Foreclosure in San Francisco>Question Details

Eric Wu, Home Buyer in Russian Hill, San Fr...

How does a bank decide whether to allow a property to go to auction or sell it as a foreclosure on MLS?

Asked by Eric Wu, Russian Hill, San Francisco, CA Thu Jul 21, 2011

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They all got to auction. When the reserve price is not met at the auction, the bank buys the property and brings it back later on as a REO listing on the MLS.
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2 votes Thank Flag Link Thu Jul 21, 2011

My understanding is that once they get the BPO's they evaluate all the current revenues to offer a loan mod or approve a short sale against revenues recieved if they let the property slide to foreclosure. It's a net present value calculation.
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1 vote Thank Flag Link Thu Jul 21, 2011
First it goes to auction, which, as previously written, is the foreclosure. Then the bank has a Realtor list it for sale on the MLS.
0 votes Thank Flag Link Fri Jul 22, 2011
The bank has a Broker price opinion (BPO) done prior to the trustee sale on the court house steps to determine the minimum bid. If there is no bid, the lender takes the property into inventory and then they have a Broker list the property on the MLS as an REO.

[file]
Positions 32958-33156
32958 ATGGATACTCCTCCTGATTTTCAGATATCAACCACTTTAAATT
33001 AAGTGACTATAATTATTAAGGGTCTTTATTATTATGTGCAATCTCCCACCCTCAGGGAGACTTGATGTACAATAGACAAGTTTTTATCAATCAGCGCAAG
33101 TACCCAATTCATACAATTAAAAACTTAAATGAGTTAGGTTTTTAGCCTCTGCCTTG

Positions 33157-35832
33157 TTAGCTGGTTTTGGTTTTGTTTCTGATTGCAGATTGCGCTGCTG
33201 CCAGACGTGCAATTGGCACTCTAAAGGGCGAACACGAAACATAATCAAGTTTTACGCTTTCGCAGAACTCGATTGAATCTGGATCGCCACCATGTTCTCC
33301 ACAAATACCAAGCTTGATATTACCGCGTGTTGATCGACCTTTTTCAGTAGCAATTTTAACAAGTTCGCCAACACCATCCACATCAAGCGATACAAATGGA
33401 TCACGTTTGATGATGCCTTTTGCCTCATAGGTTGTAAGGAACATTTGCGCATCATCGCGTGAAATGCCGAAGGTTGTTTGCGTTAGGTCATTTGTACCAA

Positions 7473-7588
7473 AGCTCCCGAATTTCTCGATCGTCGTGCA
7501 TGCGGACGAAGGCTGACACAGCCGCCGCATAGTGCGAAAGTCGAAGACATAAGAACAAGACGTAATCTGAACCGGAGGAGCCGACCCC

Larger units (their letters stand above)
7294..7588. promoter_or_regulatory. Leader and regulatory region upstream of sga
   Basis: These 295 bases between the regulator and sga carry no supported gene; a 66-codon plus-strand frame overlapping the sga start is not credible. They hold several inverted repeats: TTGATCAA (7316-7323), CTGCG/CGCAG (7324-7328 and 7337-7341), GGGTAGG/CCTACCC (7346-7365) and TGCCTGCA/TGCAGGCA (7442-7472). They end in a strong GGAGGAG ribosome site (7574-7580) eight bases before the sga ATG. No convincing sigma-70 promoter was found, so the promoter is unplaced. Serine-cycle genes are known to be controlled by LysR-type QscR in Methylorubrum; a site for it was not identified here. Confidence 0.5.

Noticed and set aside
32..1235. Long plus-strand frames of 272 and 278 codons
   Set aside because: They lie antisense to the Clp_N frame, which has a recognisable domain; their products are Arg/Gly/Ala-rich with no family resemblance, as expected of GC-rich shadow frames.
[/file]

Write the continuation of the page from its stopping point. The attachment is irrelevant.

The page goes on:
NOTE: If you are thinking about buying properties on the court house steps, be very careful. Even the pros get burned once in a while and it can be very costly.

Hope that helps?

0 votes Thank Flag Link Thu Jul 21, 2011
The foreclosure IS the auction. At the foreclosure the banks "initial bid" is the amount owed to them, if no takers are willing to put up the amount of the loan as the minimum opening bid, then the "highest bidder," the lender will get the house. After that, they can do what they want with the house, but because they have some internal insurance and other types of safety measures against such losses (remember houses are worth much less now than the loan balance may be), then they can sell the house for what the market will bear (REO). Short sales come before the auction deadline, typically.
0 votes Thank Flag Link Thu Jul 21, 2011
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